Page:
Furthermore, if you have a facet with so many values, it’s a great idea to include a search box so customers can quickly find the value they want without having to scroll down. Just remember that the values in this filter option must be familiar, or else shoppers won't know what to search for.

filter with search bar ui ux design example

The search box in the Category filter on Yummy Bazaar is a lifesaver for customers. Instead of scrolling down over 30 values, they just need to type the values they want. (Source: Yummy Bazaar)

Another thing you should try is to truncate the long list with a “Show All Values" or “View more" button. When implemented appropriately, truncated lists perform better in terms of UI/UX than inline scroll areas.

When using truncation for product filters, you need to consider:

  • The number of values to display before truncating. 10 is an ideal number but it also depends on the total number of values.
  • The styling of the “Show All” button must be outstanding so customers don't mistake it for a clickable filter value.
truncated list filter design example boost commerce
REI combines a search box with a truncated list in the Brand filter. The brand name is not what all customers expect to remember so searching may be difficult for them. In that case, they can choose the see all the brands (Source: REI)

How to create collapsible filters for Boost users

The Advanced setting also let Boost users make a filter option collapse.

A truncated list can be done by simply changing the Show more type to View more or View more with the scroll bar.

filter view more ux ui setting boost commerce view more setting filter design boost commerce
If you choose View more with scrollbar, when clicking "View more", the Scrollbar will be applied to the list 

To make the filter collapse or add a Search box, all you need is to tick the relevant checkbox.

edit collapsible filter boost commerce

If you aren't sure about any setting, there is a tooltip for further explanation right next to it. Also, there is a preview section in the app to help you visualize the difference of each setting.

Allow customers to quickly edit the filter

Normally, all websites will highlight or add a checkmark to the selected filters. The thing is, in a long filter tree, this practice doesn't give customers an overview of all the applied criteria. They may forget to uncheck the filters before continuing with the new one, which causes disoriented results after refinement. Hence, it’s helpful to let them know which filters are applied and have a button to clear a single filter as well as all filters.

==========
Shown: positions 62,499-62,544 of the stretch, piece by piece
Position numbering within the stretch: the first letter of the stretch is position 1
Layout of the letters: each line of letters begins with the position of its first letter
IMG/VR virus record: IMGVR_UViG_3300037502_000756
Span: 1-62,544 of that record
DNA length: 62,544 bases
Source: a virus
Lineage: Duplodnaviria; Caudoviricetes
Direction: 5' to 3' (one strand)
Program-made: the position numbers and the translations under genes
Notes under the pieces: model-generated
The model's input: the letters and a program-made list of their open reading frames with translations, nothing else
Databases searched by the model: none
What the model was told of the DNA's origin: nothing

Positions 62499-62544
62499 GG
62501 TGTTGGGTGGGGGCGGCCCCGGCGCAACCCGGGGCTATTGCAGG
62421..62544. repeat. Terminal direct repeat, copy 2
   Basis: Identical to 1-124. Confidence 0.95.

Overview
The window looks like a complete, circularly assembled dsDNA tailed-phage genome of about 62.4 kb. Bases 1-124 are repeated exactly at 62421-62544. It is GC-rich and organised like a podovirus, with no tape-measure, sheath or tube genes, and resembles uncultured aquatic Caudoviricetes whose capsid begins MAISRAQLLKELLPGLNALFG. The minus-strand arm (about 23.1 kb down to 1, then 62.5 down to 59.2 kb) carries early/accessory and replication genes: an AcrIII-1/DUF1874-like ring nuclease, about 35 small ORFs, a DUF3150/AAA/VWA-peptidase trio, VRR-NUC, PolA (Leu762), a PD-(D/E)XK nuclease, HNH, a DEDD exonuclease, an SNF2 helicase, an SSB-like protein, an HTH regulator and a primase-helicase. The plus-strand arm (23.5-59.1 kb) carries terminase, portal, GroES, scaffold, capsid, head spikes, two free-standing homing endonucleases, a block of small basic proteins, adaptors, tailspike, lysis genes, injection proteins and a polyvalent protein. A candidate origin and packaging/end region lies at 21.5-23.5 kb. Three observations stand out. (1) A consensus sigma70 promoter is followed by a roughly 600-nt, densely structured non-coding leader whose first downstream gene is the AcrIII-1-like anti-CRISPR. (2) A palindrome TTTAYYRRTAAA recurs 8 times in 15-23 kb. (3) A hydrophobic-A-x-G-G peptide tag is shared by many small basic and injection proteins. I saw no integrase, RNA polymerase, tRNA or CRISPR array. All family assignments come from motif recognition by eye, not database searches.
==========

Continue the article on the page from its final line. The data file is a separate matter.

Information about selected filters should be placed on top of the vertical filter tree. This location allows most users to quickly review or remove the applied filters.

applied filter design example boost commerce

A nicely done filter tree with applied filter information on Red Dress (Source: Red Dress)

Another prominent place to display applied filters is right above the product list. However, when using this position, the product list can be pushed down. 

applied filter design hm example boost commerce

The applied filters on H&M have a large close (x) button with the heading “Selected Filters” so customers won't mistake them with the filtering toolbar. Also, there are some hidden applied filters, which customers can view after clicking the drop-down icon. This is to make sure the product list below won’t be pushed out of the viewport as more filters are applied. (Source: H&M)

Show applied filters and various sorting options

To display what filters are being selected, you navigate to Filter > Filter settings and check the Show Refine By block box.

display applied filter boost commerce

Also in the Filter settings, if you turn to the Product list tab, you will find the Sorting setting. Boost provides various sorting options based on price, create date, product title, relevance… 

sorting setup boost filter design

Go extra miles with filter analytics

The above-mentioned practices aim to increase filter engagement, which is likely to lead to more sales. But with advanced features like the Analytics of Boost Product Filter & Search, you can do a lot of things.

Data about filter clicks, filter combinations, and so on can give you deeper insights about your customers. You’ll know what criteria they mostly use to narrow down the product list, then you can continue to improve the filter design by placing those filter options on top.

If you own a Shopify-based store, give Boost a try and we won't let you down.